Hopkins restored the program to at least mediocrity over the following two seasons with a better use of the transfer portal. Terrell Brown Jr. was a serious contender for Pac-12 Player of the Year in 2022 as the Huskies managed to scrape out 5th place in the standings with a 17-15 (11-9) record. Injuries to Noah Williams and Franck Kepnang lowered the ceiling on this year’s team but Braxton Meah and Keion Brooks Jr. were 2 of the most reliable options. Now Washington is essentially a .500 program with a combined 33-31 (19-21) record over the last 2 seasons.

If you ignore the existence of the transfer portal this looks like a roster that could improve next season. Jamal Bey is the only player who runs out of eligibility while high 4-star recruit Wesley Yates is signed to join in the recruiting class. Getting back a healthy Williams and Kepnang plus adding Yates and having natural growth from a core with experience play together is an argument that the Huskies could vault into the top-5 of the Pac-12 next season.

We’ll see though whether substantial turnover is coming. So far Langston Wilson is the only player to announce plans to enter the transfer portal when it opens on Monday. Keion Brooks Jr. and Cole Bajema walked at senior day but Percy Allen is reporting that Bajema plans to return despite no public statement to that effect yet and that Washington will try to convince Brooks to return for his last year of eligibility.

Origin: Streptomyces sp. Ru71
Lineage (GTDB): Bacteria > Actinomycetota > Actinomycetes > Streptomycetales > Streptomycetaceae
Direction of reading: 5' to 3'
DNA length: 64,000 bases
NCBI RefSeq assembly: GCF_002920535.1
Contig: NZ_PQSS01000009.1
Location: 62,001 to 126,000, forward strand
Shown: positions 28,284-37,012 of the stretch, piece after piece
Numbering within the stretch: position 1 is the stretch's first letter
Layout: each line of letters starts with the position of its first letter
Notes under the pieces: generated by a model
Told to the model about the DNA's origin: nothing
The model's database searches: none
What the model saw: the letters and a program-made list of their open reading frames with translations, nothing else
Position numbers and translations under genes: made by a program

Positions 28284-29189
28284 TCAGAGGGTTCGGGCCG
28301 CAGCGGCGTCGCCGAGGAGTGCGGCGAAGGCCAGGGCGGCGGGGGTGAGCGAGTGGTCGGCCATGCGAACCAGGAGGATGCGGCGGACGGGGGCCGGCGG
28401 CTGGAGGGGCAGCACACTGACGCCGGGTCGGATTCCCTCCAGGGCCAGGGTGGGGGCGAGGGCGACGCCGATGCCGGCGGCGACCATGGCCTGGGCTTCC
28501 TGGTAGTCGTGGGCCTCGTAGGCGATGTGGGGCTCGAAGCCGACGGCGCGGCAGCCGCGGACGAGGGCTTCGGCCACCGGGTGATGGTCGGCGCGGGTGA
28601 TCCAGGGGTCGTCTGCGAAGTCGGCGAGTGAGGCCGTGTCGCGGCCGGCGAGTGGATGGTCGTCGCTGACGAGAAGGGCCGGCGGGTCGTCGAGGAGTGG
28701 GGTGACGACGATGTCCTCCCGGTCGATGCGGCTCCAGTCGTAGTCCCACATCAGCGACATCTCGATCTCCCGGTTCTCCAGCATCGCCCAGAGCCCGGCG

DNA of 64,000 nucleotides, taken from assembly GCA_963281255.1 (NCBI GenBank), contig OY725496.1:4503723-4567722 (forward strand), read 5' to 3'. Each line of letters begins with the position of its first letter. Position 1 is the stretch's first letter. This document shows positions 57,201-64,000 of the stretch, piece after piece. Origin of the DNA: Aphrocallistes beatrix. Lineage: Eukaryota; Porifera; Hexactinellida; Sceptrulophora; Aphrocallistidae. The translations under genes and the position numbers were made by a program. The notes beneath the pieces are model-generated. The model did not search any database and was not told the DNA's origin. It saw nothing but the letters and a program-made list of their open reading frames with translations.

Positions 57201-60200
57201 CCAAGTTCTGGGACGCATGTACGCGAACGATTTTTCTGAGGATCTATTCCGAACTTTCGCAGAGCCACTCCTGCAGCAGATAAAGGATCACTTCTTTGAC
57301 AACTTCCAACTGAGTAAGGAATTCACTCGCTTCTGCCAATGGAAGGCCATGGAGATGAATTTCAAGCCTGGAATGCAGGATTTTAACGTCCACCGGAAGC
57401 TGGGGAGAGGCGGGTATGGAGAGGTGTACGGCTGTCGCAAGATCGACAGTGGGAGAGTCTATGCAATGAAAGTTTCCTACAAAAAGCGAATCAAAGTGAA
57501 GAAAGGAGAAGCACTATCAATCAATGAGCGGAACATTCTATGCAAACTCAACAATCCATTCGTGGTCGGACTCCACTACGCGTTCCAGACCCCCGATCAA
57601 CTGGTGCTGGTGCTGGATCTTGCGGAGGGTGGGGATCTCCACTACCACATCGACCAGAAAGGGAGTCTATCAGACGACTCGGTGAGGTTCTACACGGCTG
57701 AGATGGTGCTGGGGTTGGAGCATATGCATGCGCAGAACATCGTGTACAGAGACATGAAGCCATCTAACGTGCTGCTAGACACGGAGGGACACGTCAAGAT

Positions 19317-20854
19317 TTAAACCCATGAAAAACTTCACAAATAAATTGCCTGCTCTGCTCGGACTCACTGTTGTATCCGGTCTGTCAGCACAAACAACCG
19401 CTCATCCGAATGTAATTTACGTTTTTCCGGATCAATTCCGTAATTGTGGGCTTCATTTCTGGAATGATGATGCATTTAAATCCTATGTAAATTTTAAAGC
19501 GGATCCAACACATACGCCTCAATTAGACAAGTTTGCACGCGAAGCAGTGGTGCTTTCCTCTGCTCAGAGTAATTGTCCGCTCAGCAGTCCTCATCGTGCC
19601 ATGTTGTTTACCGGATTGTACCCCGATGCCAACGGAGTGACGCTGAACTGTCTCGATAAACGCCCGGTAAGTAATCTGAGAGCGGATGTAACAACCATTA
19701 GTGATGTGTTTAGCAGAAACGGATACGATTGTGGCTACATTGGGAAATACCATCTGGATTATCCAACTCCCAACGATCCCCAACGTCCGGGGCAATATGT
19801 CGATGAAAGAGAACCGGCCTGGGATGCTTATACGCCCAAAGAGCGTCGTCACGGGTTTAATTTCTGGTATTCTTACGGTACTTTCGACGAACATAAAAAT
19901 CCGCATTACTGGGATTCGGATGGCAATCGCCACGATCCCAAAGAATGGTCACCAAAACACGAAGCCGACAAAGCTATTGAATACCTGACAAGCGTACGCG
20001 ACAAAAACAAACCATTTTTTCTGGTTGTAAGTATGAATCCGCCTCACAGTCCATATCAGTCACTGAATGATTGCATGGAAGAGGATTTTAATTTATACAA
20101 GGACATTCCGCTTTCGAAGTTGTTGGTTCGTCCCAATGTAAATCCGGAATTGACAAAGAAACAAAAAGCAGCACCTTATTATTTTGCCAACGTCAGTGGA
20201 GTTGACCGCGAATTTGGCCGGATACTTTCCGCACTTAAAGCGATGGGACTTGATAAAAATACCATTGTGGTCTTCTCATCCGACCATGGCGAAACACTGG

Despite Hopkins returning, it seems unlikely the assistant staff will stay constant with the need to bring in someone to take control of and fix UW’s offense. If Quincy Pondexter were to be let go or choose to leave for another job he would likely take Braxton Meah and Wesley Yates with him as he is blood or adopted family to both (although Meah recently posted on twitter suggesting he’ll be back next year). Both of the young freshman guards have generally stated their intentions to return to Washington but Keyon Menifield is from Michigan and it wouldn’t be a surprise to see a Big Ten program closer to home reach out with an NIL offer if he enters the portal.

Given the current fanbase sentiment towards Hopkins you can be sure that any program recruiting against the Huskies in the portal will be pointing out that they’d be entering an apparent lame duck situation. In the best case scenario UW returns a core of Noah Williams, Keyon Menifield, Koren Johnson, Cole Bajema, Keion Brooks Jr., Braxton Meah, and Franck Kepnang plus adds Wesley Yates and a piece or two from the portal. In the worst case scenario over half those players are gone and UW struggles to replace them adequately.

Regardless of how fans feel about it, at least now the program can begin to plan for next season. Players know they aren’t getting a new coach and can make their decision of whether to move on with that information. Hopkins can begin to make inquiries in the transfer portal knowing for sure he’ll be around next year.

We’ll be rooting for whoever is on the roster come the fall. But it’s hard to blame any fan that feels they’ll check back in with the men’s basketball program only when the school shows they’re serious about trying to be anything better than mediocre.